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Review: Dark Knight III: The Master Race #1


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THE PLOT: The Batman has returned and is caught on film attacking and brutalizing police. Wonder Woman returns to Themyscira to learn that her daughter Lara has flown off to the Fortress of Solitude seeking her father Superman, who is frozen solid along with the rest of the chamber. Commissioner Yindel finds Batman battling police and manages to cuff and unmask him, which reveals “Batman” to be Carrie Kelley, claiming that Bruce Wayne is dead.

 

MY THOUGHTS: This story is going to be difficult. It will be difficult to read, difficult to write about, and must have been difficult to create. This is the third creation by Frank Miller with the “Dark Knight” name, and those two elements at this point overshadow everything else. So what if Brian Azzarello is helping with the writing? So what if Andy Kubert is on art? Both are high talented creators, but neither of them rocked the industry and made history like Miller’s Dark Knight Returns. The fact that Miller isn’t making this comic on his own is a good thing considering his recent works in the last decade and a half, but the fact is that for many “Dark Knight III” will be worth checking out mainly to see what he comes up with next.

 

The Dark Knight Returns is history. Thirty years old in 2016, it’s a comic no fan of the medium hasn’t at least paid a cursory glance at, and for Batman fans in particular (too many for some), it’s the Bible of Batman comics. It shapes everything about the character seen in the books today, for good and bad. It helped shaped an entire decade of comics in the 1990s during the era of Image. To go back to it a third time after a critically unsuccessful sequel in 2001 seems like a pointless exercise. Why return to a world everyone enjoyed reading when nothing similar has come from it since? Adding to the fact that Frank Miller is a classic example of a fall-from-grace artist, and my personal interpretation of this story’s existence is that DC Entertainment must be hard up for sales to put this together. Oh sure, Dan Didio and Jim Lee can talk about story integrity all they like, but there’s no true audience for this aside from themselves. New, young fans won’t know what to make of this until they read Dark Knight Returns, and older fans know what to expect from Miller these days. Bottom line, despite DKR’s legacy, there’s a lot of baggage DKIII is going up against.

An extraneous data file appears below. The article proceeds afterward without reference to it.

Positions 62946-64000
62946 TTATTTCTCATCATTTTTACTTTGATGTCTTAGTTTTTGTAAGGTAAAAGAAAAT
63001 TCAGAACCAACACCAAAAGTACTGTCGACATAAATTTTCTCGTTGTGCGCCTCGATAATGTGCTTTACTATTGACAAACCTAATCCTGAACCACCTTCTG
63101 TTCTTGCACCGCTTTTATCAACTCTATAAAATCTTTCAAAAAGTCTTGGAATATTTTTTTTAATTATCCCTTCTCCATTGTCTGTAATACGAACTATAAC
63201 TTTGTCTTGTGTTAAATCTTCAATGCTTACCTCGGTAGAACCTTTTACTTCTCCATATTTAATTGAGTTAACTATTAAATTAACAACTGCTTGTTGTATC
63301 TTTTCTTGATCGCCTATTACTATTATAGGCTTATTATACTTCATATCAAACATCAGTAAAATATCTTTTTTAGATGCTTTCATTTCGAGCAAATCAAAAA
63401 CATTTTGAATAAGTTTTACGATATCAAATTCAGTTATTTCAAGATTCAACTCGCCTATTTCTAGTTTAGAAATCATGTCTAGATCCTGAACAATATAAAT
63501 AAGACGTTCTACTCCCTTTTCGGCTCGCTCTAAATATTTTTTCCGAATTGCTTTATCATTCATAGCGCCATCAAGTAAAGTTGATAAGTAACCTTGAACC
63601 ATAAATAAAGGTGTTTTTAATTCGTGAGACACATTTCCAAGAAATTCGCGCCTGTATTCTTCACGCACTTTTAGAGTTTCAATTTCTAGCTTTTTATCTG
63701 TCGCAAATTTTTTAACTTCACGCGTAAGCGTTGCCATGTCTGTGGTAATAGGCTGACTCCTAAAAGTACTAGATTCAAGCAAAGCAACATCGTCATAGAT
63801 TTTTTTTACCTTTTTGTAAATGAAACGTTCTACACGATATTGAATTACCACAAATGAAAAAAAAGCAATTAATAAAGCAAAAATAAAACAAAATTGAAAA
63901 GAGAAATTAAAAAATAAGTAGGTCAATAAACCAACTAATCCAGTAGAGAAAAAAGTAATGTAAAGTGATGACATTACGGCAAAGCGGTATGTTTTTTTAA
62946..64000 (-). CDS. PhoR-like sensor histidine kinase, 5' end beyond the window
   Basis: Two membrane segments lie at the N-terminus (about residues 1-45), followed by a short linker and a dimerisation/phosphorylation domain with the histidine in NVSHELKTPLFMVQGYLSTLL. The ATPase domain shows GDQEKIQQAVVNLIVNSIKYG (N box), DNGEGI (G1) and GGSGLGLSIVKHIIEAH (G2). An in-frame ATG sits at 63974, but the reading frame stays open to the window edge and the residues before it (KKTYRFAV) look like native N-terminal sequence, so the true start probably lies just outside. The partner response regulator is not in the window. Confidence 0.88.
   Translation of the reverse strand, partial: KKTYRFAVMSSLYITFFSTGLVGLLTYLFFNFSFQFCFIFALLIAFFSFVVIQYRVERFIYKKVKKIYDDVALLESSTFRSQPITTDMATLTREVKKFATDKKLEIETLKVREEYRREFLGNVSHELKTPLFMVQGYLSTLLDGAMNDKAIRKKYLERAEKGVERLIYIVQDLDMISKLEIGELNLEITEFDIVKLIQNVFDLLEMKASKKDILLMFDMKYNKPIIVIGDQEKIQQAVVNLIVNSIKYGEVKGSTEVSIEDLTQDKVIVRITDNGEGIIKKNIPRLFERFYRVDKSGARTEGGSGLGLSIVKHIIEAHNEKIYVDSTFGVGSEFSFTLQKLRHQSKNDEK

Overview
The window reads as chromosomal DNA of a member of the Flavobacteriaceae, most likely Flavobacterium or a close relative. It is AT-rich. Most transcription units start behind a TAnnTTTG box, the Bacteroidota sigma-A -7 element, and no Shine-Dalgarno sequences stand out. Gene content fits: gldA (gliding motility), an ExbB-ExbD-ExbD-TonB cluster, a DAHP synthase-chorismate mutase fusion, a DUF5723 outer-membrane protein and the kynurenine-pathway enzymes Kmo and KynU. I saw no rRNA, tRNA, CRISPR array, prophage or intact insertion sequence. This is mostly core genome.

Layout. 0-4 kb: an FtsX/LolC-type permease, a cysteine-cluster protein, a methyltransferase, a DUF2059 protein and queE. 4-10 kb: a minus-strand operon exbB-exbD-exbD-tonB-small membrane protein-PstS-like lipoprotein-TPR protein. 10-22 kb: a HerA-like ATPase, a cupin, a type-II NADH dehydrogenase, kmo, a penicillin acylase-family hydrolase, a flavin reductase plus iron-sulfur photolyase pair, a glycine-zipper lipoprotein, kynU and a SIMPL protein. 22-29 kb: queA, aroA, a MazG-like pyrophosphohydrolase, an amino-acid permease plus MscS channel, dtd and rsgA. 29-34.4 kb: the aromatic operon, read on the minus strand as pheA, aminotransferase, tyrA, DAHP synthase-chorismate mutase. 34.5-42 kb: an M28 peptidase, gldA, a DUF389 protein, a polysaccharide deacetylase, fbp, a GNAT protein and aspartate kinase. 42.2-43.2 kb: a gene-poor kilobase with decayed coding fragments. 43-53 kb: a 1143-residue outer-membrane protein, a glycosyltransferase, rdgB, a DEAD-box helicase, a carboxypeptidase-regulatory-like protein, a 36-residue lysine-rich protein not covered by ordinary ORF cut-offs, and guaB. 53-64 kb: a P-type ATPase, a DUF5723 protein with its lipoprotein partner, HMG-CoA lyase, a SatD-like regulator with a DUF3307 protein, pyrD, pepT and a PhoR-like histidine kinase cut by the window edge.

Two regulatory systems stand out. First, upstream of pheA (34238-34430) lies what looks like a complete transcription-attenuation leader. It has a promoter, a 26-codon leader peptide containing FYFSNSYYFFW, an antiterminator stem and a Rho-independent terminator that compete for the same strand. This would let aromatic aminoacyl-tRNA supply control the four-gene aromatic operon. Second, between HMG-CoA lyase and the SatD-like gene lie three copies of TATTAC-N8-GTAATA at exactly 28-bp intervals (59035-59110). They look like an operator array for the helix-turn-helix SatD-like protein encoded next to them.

So how does this first issue fare?

 

It’s not bad. It’s not brilliant, but nothing horrible or insane happens. We see Gotham City, decidedly less 80s/post-futurist than the previous two DK books. We see Superman frozen in the artic. We see Wonder Woman. We see that Yindel is still the chief of Police. We see Carrie Kelley. There’s no real story to get excited about. Carrie’s dressed as Batman and fighting police, which is the one thing that must be from the mind of Miller. In every major Batman story he’s written he has the Dark Knight battle the cops. This story takes a decidedly more socially relevant angle in that Batman is stopping police who were about to gun down a fleeing black man. It’s slightly more resonant than the usual fare of the cops just being blankly corrupt as it infers racial bias, which is something Miller’s touched on before but hasn’t dealt with in a long time. I actually missed that that’s what was happening and just took it as another Batman vs. Police scene for which I didn’t think Miller felt the need for much context. I also wonder if that was an idea by him or Azzarello. Still, the story doesn’t get into much beyond that. It begins and ends the issue with no information other than it was Carrie Kelley all along, which still doesn’t tell us anything.

 

The scene with Wonder Woman was pretty good, carried mainly by Kubert’s artwork. Pairing him up with Klaus Janson was a good fit for achieving the type of Miller-esque feel while looking both new and classic at once. That and the Superman/Lara scene felt like build-ups to a larger story, which goes against DKR and DKSA. Each issue in those books told stories which were part of an ongoing arc, but provided enough content to feel important. This first issue has a serious case of being a “Part 1 of…” in which nothing gets you pumped to read the next story. I don’t know if Miller’s ideas are being filtered through editorial and Azzarello but while the book is thus far inoffensive it’s also not bringing anything interesting to the table either.

 

So little meat for a first issue requires so few words, and that’s frankly all there is to say about this. The only reason to read the next issue is to see if the story starts then and there. Again, this isn’t a bad story but it’s not good and unworthy of the names attached to it. I am not personally fond of Dark Knight Strikes Again but at least that had its own style and personality to it. And The Dark Knight Returns #1 is a timeless classic that can be read on its own without reading the rest of the story. This issue isn’t bad tasting, but it’s still watered down, which doesn’t taste good all the same.

 

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